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Morning news brief

ROB SCHMITZ, HOST:

There is no doubt 2024 will be a consequential year in politics. There's going to be a presidential election with starkly different visions for the country on how to handle everything from the economy to immigration and abortion rights. And criminal trials are looming for one of those potential candidates. Here to walk us through the biggest political questions of 2024 is NPR senior political editor and correspondent Domenico Montanaro. Hey, Domenico.

DOMENICO MONTANARO, BYLINE: Hey, Rob.

SCHMITZ: So let's start with the Republican primary. What will you be looking for as the nominating contests start?

MONTANARO: Well, I mean, the big question for me in this primary is whether Nikki Haley or Ron DeSantis can actually give former President Trump a real run for this nomination. I mean, to this point, Trump has led by huge margins in the polls. And so much of what we've been talking about in this race is really the race for second place. Voting is just weeks away here, with Iowa kicking off January 15. Let's see what voters think. You know, I'm always excited when we can transition away from talking about the polls to talking about actual results.

SCHMITZ: So we are in this weird situation where the front-runner for the Republican Party's nomination is facing dozens of criminal charges. The charges have not hurt Trump with Republicans. Do you expect anything to change in a general election if he gets there?

MONTANARO: Yeah, I mean, so far, those trials have only helped Trump with Republican base voters. He's been able to say he's been persecuted. And his base certainly believes that. But that's not likely going to be the case with persuadable general election voters who have pretty negative views of Trump. We could have a situation where Trump is on trial during a general election. Georgia, for example, has proposed a start date of August 5 with cameras in the courtroom. You know, and I don't see how an O.J.-style trial helps Trump in a general election. But this is someone who has always believed it's better to be in the spotlight than not to be.

SCHMITZ: That's right. You know, even with the questions about Trump's legal challenges, there certainly is not an easy path for President Biden here, is there? I mean, what's he contending with?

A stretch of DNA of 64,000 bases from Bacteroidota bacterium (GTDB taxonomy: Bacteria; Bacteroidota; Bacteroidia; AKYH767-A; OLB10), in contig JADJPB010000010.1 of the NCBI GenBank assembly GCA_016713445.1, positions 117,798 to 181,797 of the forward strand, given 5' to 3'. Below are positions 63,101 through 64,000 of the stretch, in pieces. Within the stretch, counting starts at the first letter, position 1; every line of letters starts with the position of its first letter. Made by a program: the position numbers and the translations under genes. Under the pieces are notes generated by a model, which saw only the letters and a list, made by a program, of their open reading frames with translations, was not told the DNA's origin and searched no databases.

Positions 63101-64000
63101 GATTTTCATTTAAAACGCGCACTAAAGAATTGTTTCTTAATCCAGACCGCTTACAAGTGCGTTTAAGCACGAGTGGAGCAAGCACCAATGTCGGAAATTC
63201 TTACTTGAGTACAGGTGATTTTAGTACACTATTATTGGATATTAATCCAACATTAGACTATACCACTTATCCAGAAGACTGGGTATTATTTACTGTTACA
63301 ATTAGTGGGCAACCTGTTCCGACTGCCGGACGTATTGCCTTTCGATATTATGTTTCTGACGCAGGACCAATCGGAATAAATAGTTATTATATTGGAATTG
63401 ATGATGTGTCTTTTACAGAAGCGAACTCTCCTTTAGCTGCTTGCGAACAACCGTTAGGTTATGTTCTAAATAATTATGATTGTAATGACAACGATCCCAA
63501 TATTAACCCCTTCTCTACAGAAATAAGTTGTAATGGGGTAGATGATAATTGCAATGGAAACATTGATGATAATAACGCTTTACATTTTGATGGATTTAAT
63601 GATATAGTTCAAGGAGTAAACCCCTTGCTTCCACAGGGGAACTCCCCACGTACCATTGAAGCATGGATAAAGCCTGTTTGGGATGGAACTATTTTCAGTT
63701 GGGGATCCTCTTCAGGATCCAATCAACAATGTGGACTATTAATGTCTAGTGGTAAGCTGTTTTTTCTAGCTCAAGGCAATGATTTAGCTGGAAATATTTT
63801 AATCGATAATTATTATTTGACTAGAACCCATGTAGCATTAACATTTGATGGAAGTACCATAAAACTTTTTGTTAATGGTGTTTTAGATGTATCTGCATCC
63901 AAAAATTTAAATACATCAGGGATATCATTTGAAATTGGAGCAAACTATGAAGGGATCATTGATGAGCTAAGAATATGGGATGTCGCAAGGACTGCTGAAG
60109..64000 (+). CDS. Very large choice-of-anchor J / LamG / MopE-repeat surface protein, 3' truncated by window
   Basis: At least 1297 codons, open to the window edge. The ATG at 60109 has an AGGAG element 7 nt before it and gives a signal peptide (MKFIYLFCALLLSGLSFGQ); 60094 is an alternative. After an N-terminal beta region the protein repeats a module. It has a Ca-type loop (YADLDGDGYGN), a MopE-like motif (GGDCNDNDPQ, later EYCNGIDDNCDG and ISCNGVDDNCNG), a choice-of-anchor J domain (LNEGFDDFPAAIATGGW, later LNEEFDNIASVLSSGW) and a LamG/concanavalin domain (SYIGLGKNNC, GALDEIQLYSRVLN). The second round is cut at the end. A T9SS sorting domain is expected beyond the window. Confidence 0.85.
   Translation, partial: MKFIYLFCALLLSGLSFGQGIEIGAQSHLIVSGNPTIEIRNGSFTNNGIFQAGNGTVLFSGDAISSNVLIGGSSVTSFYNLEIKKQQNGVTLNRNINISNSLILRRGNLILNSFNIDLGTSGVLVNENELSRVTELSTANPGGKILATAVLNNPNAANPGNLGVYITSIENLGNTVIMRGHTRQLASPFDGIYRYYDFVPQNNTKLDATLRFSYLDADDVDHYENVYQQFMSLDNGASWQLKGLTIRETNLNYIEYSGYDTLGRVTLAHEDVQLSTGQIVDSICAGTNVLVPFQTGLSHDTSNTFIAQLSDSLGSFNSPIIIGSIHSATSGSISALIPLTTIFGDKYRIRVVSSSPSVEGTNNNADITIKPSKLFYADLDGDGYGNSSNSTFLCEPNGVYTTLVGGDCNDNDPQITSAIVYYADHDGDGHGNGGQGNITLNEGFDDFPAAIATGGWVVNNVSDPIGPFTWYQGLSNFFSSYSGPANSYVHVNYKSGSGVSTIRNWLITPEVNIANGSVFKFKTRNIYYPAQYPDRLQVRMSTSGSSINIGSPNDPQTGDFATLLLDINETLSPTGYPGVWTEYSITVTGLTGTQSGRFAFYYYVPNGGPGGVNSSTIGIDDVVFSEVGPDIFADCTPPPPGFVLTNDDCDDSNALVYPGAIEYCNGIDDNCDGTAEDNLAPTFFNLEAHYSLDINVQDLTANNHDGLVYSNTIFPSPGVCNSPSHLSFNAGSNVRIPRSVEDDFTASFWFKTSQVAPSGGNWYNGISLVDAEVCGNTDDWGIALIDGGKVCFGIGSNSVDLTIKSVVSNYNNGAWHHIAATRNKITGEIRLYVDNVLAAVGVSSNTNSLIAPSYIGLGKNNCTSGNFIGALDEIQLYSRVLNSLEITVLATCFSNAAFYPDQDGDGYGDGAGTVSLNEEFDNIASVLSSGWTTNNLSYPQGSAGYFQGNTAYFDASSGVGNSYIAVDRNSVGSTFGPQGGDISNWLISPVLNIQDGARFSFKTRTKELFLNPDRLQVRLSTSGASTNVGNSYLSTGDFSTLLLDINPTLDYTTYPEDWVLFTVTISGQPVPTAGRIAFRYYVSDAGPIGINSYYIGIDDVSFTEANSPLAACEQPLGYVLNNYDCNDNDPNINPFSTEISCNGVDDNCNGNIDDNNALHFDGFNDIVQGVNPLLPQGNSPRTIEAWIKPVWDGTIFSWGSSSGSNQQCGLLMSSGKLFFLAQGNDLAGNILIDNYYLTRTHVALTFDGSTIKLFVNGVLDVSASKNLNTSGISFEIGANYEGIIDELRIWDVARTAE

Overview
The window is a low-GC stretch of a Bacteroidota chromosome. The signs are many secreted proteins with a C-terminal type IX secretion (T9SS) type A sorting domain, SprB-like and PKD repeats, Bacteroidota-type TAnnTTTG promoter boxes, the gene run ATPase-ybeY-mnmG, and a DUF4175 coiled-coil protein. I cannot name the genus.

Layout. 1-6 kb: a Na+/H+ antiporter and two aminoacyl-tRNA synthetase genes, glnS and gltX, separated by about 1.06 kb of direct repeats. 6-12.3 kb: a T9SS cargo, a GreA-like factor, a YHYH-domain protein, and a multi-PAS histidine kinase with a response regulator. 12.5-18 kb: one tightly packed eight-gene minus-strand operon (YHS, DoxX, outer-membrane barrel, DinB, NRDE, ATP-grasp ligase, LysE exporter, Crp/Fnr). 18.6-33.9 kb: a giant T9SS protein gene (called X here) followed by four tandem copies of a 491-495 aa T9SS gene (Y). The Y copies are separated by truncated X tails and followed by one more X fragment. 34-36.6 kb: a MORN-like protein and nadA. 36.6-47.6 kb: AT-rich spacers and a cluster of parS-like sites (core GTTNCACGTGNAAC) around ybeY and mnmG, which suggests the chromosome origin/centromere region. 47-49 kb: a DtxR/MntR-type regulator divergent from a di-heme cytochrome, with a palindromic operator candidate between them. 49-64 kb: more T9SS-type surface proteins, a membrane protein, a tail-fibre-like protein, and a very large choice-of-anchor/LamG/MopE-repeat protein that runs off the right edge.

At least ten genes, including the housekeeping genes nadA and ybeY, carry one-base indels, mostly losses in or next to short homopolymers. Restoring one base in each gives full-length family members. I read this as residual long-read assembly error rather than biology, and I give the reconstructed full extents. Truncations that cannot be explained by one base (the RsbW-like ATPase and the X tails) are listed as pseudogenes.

MONTANARO: Yeah, I mean, you have the wars in Ukraine and Israel, the latter of which has really led to a fracturing of the Democratic base. There are major immigration pressures and, of course, negative perceptions of the economy. Despite some strong signs in the economy, people continue to be pretty pessimistic about it. You know, a major question for me is whether those perceptions improve. Does the Federal Reserve loosen its belt some and lower interest rates? Does inflation continue to ease? Those are going to really be key.

SCHMITZ: So are these things - like, you know, the economy and, you know, the wars - are they going to be what determines this election?

MONTANARO: Well, they're going to be big factors, obviously. But maybe the biggest question for me that will determine the presidential election is which matters more - frustrations with how Biden is doing his job and with his age or the negative views of Trump. Most voters say Biden is too old to be president, and they give him low approval ratings. But in many surveys, they like Trump even less. You know, and I'd expect Democrats to spend millions of dollars reminding voters what it is they don't like about Trump. And expect them to use abortion rights again as a motivator to get voters to the polls.

SCHMITZ: So we've also seen several third-party candidates jump into this race. How do you think they'll affect this?

MONTANARO: Yeah, I think they're going to be a huge wild card, I mean, something that keeps Democratic strategists who I talk to up at night. You know, you have people like Robert F. Kennedy Jr., Jill Stein, Cornel West. No one is quite sure how any of them will factor in. But Trump has a pretty firm base of supporters. So if you start there, Democrats worry that disaffected voters who would have chosen Biden over Trump would vote potentially for one of those others and open up a path for Trump back to the White House. Those candidates and whether they gain real support could be something key to watch here.

SCHMITZ: That's NPR's Domenico Montanaro. Domenico, thank you.